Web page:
Gung Hei Fat Choy! (Literally “Congratulations and be prosperous!”) Happy Year of the Tiger! Chinese New Year is a spring celebration, sometimes called Spring Festival, and is the most important holiday on the Chinese calendar. It is held after the fall harvest and before the start of the spring planting season and brings hopes for a good harvest in the year to come. This lunar year began on Feb. 14 and ends two weeks later. The start of the holiday is marked by family gatherings and lots of food cooked to be shared. Firecrackers are used to scare away bad spirits from the old year and reach a crescendo with Chinese New Year parades like the one in San Francisco, which dates from the 1860s and is the largest outside of China. For the parade on Feb. 27, a 250-foot "Gum Loong," or gold dragon, will snake its way up Kearny Street to scare away bad spirits, thank the gods for a good harvest, and wish everyone peace, prosperity, and good luck.
This week FruitGuys Buyer Rebecca North selected vegetables for a New Year's party-in-a-box. From the chilly north, beautiful Savoy Cabbage grown by Short Night Farms in Dunnigan (Yolo County) and Purple Kohlrabi from the mineral-rich soils at Comanche Creek in Chico (Butte County). Central Coast areas of Watsonville (Santa Cruz County) and San Juan Bautista (San Benito County) are producing tender Mei Qing Baby Bok Choy, plus the festive Watermelon Diakon. To get the all-important ginger, Rebecca reached out to Kolo Kai Organics on the beautiful sunny island of Kauai, Hawaii.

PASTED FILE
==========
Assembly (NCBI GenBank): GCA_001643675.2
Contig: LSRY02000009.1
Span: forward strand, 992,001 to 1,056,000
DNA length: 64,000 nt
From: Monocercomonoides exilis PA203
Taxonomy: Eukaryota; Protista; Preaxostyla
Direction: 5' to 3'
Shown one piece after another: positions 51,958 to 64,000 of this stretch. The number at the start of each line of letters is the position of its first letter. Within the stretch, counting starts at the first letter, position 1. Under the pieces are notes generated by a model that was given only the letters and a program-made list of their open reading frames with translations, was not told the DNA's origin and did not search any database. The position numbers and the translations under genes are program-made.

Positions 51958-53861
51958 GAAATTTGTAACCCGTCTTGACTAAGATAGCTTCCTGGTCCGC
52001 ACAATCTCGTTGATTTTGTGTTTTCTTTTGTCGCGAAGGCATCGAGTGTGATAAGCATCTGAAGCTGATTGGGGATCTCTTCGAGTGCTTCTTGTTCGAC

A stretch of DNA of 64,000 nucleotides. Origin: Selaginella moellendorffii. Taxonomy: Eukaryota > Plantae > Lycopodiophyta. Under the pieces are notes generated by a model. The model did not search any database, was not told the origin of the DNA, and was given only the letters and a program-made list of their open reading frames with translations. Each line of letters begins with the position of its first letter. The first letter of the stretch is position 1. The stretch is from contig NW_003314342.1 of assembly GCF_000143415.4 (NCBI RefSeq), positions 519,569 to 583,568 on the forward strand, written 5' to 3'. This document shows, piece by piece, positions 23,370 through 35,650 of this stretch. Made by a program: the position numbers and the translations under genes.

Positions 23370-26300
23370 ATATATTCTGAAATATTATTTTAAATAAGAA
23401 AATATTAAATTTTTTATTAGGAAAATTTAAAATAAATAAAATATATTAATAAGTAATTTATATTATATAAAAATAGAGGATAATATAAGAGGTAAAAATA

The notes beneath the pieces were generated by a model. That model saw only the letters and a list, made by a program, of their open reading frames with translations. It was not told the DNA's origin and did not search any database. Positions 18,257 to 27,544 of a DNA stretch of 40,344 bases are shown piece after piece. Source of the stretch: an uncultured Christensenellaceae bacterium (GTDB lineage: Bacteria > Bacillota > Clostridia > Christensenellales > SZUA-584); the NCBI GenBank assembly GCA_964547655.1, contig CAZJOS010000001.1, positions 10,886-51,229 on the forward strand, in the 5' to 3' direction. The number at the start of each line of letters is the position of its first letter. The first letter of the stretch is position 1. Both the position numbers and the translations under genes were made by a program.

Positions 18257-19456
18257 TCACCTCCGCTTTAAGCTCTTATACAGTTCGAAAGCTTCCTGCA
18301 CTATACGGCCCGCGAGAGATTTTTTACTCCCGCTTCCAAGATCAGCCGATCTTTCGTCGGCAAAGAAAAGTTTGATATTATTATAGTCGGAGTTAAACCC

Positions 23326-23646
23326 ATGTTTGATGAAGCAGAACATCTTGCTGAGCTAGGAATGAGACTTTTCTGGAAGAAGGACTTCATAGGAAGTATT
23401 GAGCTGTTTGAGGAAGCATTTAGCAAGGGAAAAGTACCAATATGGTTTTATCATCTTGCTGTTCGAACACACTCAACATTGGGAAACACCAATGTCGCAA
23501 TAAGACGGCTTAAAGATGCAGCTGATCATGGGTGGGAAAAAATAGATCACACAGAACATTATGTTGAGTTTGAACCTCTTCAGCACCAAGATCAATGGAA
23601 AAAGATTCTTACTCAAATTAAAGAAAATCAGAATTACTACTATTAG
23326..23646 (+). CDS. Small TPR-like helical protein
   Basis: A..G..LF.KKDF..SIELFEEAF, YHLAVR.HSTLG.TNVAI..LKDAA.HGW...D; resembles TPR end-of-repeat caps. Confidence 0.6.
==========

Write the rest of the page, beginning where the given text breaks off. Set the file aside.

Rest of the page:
All entrants in this week’s Veggie Parade can be parlayed into festive meals. FruitGuys Betty Hui's favorite New Year’s dishes are Savoy Cabbage with mushrooms, steamed baby Bok Choy with oyster sauce, and stir-fried Kohlrabi. Betty reminds us of some important traditions to keep in mind for the celebration:
1. Red envelopes are given by married couples to kids and unmarried people.
2. Tangerines, oranges, and pomelos are good luck fruits.
3. Fireworks are to scare away evil spirits so good fortune will come to you.
4. Red is the good luck color. Don't wear white, as it means death.
5. Clean, clean, clean your house. This will bring in the New Year with good luck and fortune.
6. Eat noodles during this time, as they signify a long life.
7. Respect elders and say "Gung Hei Fat Choy."
8. It's bad luck if you drop or play with your chopsticks.
A New Years wish to you and yours for a prosperous and healthy New Year!
- Heidi Lewis